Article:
Wednesday, June 13, 2012


Your mission – if you choose to accept it: become a bug.

No, I’m not asking you to grow six legs and live in an anthill in your front yard. As I was thinking about Gut Inspired’s topic of the month of medical choices, a million things came to mind but I finally distilled my thoughts into a word: ‘bug’.

The best patients are bugs – we bug doctors, we bug nurses, we bug pharmacists. I know what IBD really stands for, but I think it should also stand for ‘I Bug Doctors’. Bugging someone has such a negative connotation, but we have to remember that the regular social laws of conversation and friendship don’t – and shouldn’t – apply to our doctors. We don’t have to agree with them all the time, we can say no, we can ask for a second opinion, we can even get up and walk out. I’m in no way saying to be mean or rude or disrespectful to your doctor, but at the end of the day, he/she is YOUR doctor and is accountable for your body and your future.

Example #1) The summer that I got really sick before my surgery, something just felt wrong and different and broken. I bugged my GI for a scope and managed to get in on a cancellation list. Lo and behold the colon was dying. I was a bug and it worked.

Example #2) The surgeon wanted to do a J-Pouch because he thought it might be colitis and that as a young girl with IBD, I would never want an ostomy. Wrong, I didn’t care about an ostomy – I wanted one. I just wanted to feel better and never go to the bathroom again. I bugged for a permanent ileostomy, he agreed. I was a bug and it worked.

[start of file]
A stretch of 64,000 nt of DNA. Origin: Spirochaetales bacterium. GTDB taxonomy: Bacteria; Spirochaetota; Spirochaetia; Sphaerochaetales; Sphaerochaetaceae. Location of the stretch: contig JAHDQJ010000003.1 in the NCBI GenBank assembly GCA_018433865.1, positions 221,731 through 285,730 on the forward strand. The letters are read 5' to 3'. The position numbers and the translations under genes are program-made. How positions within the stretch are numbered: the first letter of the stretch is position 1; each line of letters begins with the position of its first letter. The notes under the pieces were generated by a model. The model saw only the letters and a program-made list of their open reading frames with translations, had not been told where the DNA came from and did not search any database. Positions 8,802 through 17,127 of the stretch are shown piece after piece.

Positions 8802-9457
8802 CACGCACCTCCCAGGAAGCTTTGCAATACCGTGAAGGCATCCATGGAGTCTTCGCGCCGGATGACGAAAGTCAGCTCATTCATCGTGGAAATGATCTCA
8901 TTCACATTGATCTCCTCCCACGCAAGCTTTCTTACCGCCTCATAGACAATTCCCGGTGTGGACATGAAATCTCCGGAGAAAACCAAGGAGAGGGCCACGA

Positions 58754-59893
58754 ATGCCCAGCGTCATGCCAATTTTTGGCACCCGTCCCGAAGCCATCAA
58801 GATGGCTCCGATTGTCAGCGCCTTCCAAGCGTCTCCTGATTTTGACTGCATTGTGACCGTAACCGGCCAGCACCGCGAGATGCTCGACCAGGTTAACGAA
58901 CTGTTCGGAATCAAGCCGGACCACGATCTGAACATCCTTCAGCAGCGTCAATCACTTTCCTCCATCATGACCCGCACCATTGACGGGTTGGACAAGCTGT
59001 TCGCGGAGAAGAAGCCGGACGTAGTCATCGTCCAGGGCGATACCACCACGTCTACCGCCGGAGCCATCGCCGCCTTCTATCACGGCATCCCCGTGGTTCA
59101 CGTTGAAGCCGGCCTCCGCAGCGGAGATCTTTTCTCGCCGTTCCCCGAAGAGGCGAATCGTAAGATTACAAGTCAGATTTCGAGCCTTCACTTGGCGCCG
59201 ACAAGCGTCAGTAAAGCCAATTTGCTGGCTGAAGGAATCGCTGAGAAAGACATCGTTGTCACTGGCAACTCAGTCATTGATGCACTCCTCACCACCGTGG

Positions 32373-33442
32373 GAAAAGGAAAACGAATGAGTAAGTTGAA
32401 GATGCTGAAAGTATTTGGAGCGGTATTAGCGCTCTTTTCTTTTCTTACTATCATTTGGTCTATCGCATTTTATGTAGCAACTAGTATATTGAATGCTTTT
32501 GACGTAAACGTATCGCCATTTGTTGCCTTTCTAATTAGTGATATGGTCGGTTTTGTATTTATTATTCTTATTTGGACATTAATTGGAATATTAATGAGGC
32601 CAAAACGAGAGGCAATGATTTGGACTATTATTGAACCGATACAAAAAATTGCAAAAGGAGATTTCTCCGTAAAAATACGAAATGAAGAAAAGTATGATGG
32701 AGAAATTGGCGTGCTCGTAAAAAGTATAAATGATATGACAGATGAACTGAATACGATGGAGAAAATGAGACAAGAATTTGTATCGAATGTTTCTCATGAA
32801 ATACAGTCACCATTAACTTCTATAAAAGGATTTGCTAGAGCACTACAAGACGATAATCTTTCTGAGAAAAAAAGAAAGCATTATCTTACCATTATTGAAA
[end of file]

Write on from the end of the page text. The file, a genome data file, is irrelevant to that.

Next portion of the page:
Think of it this way: if you were buying a house, you’d do a lot of research first. You’d look at different houses, talk with different realtors, ask your family’s opinions, check out the neighborhoods, and get someone to inspect the house. You’d take time to think about it in relation to your life and if it were near school or the hospital or your friends. So why then do we not apply the same scrutiny and effort to making medical decisions? All too often we get a precious few minutes with our GI and we are expected to decide on medications right there on the spot.

In my own experience, I’ve found that doctors try to make the right decision for you without knowing you. They mean well, and they certainly want to see you get better, but they have no way of understanding you as an individual if you don’t speak up. Doctors and nurses are usually surprised when I tell them I have a permanent ostomy, they ask why I don’t have the J-Pouch and I tell them it wasn’t right for me. They make assumptions and judge the values they think I have based on my age and gender – but they don’t know me and only I can make the best medical choice for myself.

Here is my final metaphor for this post – choosing treatments is like choosing to wear skinny jeans (I promise I’m going somewhere with this). Skinny jeans may be the most fashionable thing to do, it may be the most popular thing to do, everyone and their dog may be wearing skinny jeans and look great in them. But maybe you don’t want skinny jeans, maybe you want to shop around for sweatpants or cargo pants or heck, maybe even army pants. The point is everyone is different and different things will work for them. My pediatric GI once told me, “You’re not responsible for having IBD, but you are responsible for helping yourself get healthy”.

So be a bug, be the very best bug you can be, your bowels will thank you for it.


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